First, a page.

I stay busy working full-time at an office job during the day, winning bread, etc. for my family...The most positive thing I can say about the office job is it gets any need for structure and orginazation out of my system.  When I am home working on the fiber arts, I can just let go and let the creativity kick in.  Of course, there's kids to deal with, pets to feed, dinner to be fixed and hopefully (if I'm being really good - 20 minutes of exercise to fit in somewhere).  The weekends are my big creative-outlet time.  
I would love to work as a full-time fiber artist some day and maybe fill any needs for structure or organization in other ways."

Thank you Patricia for sharing a little bit about yourself and Cactus Bloom Fibers. By the way, my daughter has suggested that the roving below would be a perfect choice for me to buy her for her next needle felting project!

Garden Flow Falkland Wool Roving by Cactus Bloom Fibers

Friday, March 19, 2010

Friday's Fiber Artist - TeeGee

Hello fiber arts lovers! I am very excited to be featuring this weeks artist, TeeGee.

Oak Flame Velvet Shibori Scarf by TeeGee
TeeGee is also known as Mom, Beth, and quite possibly "Hey, Lady".  Like many who love fibers and textiles, Beth has fallen for more than one medium. After focusing on quilting off and on for 8 years, she has turned her creative inquisitiveness to the Japanese art of Shibori. This is a form of pleating, folding, stitching, binding, and dyeing of fabric that can be traced back to 8th Century Japan.

Velvet Bomaki and Arashi Shibori Scarf by TeeGee
Beth utilizes various Shibori techniques to create the magnificent scarves at TeeGee's. These methods include Bomaki Shibori and Arashi Shibori. In the Bomaki method, the scarf is dyed, stiched, then compressed on a large pole. After it is compressed on the pole, the color is discharged from certain areas and then overdyed with another color. In Arashi, the scarf is stitched, then compressed and wrapped on a large pole, which creates areas of resist where the dye cannot penetrate. Then thickened dye is applied to the pole wrapped scarf.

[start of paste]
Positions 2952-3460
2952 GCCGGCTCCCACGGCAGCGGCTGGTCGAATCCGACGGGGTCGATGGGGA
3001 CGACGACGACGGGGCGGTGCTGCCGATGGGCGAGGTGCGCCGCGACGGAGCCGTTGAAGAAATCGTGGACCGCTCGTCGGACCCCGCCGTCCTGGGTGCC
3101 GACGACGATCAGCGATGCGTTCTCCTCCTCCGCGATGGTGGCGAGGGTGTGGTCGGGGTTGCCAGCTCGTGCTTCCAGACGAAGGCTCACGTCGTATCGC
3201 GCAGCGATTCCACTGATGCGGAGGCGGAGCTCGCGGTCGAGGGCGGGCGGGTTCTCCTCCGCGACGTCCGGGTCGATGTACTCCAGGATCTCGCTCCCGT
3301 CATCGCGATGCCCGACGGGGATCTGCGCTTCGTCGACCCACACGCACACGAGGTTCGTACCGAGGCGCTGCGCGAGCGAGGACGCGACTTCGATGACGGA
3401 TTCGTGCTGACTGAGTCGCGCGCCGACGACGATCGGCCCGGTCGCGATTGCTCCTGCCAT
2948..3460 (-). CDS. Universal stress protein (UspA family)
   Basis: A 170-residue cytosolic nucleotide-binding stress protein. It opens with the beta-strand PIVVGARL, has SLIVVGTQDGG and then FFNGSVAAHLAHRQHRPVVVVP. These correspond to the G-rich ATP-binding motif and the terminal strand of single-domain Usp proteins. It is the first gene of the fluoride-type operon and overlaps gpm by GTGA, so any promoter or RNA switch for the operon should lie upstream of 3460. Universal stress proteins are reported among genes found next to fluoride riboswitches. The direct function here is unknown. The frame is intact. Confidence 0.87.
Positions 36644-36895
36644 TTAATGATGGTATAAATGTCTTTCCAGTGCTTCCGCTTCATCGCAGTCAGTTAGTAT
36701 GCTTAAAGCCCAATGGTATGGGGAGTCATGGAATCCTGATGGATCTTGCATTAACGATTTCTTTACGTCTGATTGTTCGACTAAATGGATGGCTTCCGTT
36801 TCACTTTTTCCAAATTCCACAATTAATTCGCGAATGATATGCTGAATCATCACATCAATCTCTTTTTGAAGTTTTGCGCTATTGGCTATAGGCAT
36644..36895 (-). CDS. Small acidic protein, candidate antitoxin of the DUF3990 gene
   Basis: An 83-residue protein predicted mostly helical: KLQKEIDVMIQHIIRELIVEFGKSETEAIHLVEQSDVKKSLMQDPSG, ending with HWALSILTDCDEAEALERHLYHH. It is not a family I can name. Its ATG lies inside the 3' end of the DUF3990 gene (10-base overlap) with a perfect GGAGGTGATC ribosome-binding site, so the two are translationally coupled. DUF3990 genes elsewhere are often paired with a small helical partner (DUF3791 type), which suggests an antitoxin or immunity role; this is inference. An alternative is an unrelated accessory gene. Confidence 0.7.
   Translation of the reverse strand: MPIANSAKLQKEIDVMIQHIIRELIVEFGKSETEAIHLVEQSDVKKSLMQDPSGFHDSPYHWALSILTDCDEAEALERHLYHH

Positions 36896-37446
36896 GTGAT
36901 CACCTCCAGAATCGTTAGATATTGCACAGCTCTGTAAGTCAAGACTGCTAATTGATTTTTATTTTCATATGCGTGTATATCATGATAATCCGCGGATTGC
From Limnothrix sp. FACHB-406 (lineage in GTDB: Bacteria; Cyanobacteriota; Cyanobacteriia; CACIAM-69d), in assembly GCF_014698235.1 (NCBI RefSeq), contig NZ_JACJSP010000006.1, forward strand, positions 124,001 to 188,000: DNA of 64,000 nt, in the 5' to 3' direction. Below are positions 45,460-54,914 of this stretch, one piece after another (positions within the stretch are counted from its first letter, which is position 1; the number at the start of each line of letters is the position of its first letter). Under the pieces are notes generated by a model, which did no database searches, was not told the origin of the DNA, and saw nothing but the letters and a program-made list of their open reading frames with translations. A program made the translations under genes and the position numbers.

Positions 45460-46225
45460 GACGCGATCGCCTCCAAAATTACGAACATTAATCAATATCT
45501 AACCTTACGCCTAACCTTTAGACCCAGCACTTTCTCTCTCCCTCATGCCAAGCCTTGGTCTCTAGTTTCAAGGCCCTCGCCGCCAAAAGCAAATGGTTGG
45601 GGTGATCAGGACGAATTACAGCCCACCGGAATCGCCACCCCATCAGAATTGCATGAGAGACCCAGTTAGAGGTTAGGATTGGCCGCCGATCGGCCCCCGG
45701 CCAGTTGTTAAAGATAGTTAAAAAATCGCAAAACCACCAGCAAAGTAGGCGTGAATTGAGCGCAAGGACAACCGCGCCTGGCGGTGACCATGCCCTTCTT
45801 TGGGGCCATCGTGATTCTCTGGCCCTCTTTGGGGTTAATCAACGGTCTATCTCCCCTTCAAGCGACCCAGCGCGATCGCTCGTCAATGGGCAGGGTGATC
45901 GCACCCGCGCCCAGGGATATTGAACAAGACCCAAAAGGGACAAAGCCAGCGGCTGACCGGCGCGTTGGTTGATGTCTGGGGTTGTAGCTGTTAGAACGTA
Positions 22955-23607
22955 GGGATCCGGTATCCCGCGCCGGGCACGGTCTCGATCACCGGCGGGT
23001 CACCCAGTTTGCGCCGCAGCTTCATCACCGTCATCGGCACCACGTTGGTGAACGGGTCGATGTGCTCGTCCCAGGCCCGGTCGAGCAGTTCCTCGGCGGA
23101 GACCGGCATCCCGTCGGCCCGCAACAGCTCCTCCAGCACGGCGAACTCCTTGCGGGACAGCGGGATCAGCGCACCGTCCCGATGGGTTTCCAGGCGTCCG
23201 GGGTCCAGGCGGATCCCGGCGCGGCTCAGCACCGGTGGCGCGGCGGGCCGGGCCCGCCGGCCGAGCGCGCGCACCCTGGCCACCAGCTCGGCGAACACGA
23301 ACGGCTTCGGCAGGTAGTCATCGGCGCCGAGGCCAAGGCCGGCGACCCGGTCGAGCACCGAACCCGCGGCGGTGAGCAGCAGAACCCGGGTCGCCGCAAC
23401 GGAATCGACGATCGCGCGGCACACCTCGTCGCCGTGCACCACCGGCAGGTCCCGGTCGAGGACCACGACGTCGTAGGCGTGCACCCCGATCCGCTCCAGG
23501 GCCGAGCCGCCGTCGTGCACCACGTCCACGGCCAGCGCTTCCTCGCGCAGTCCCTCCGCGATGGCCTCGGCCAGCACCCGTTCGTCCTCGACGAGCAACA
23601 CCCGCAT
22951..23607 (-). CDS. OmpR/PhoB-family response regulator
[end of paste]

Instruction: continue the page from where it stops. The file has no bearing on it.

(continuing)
Although anyone who knows me is familiar with my love of silk scarves(you should see my coat rack), I absolutely love the Bamboo Rainbow Socks. I love how she incorporates the use of Shibori to create these fun and colorful socks.

Hand Dyed Rainbow Socks for Little Kids by TeeGee

Here is Beth in her own words describing her creative evolution:

"As a kid and in high school I tended to gravitate away from sewing and needlework as crafts and more towards building and tactile type arts, like pottery and sculpture.

I returned to sewing as an adult, first as a utilitarian quest, making linens and so forth for our apartment and making costumes and sometimes clothes for my little ones.  Quilting caught my attention early on and I found I really enjoyed staying up till all hours after the kids were asleep designing & piecing quilt tops.  Like a lot of quilters I have come across- I seemed to have an aversion to actually finishing them.  I just like the designing & piecing. There is a shelf full of unfinished quilts- just waiting for me to get them sandwiched and quilted.

It was when I was looking for “just the right color” for a quilt I was putting together, that I tried dyeing my first fabric, just a few fat quarters, in the sink.  I loved doing it but didn’t really have enough room to go all out with a dye studio, so that hobby was shelved till about 2006 when I picked it back up again and I started dyeing gradations and full color wheels on cotton. Soon after I started doing scarves in Low Water Immersion- which I really love doing because in a way it seems so simple but can go oh so wrong if the wrong colors start blending.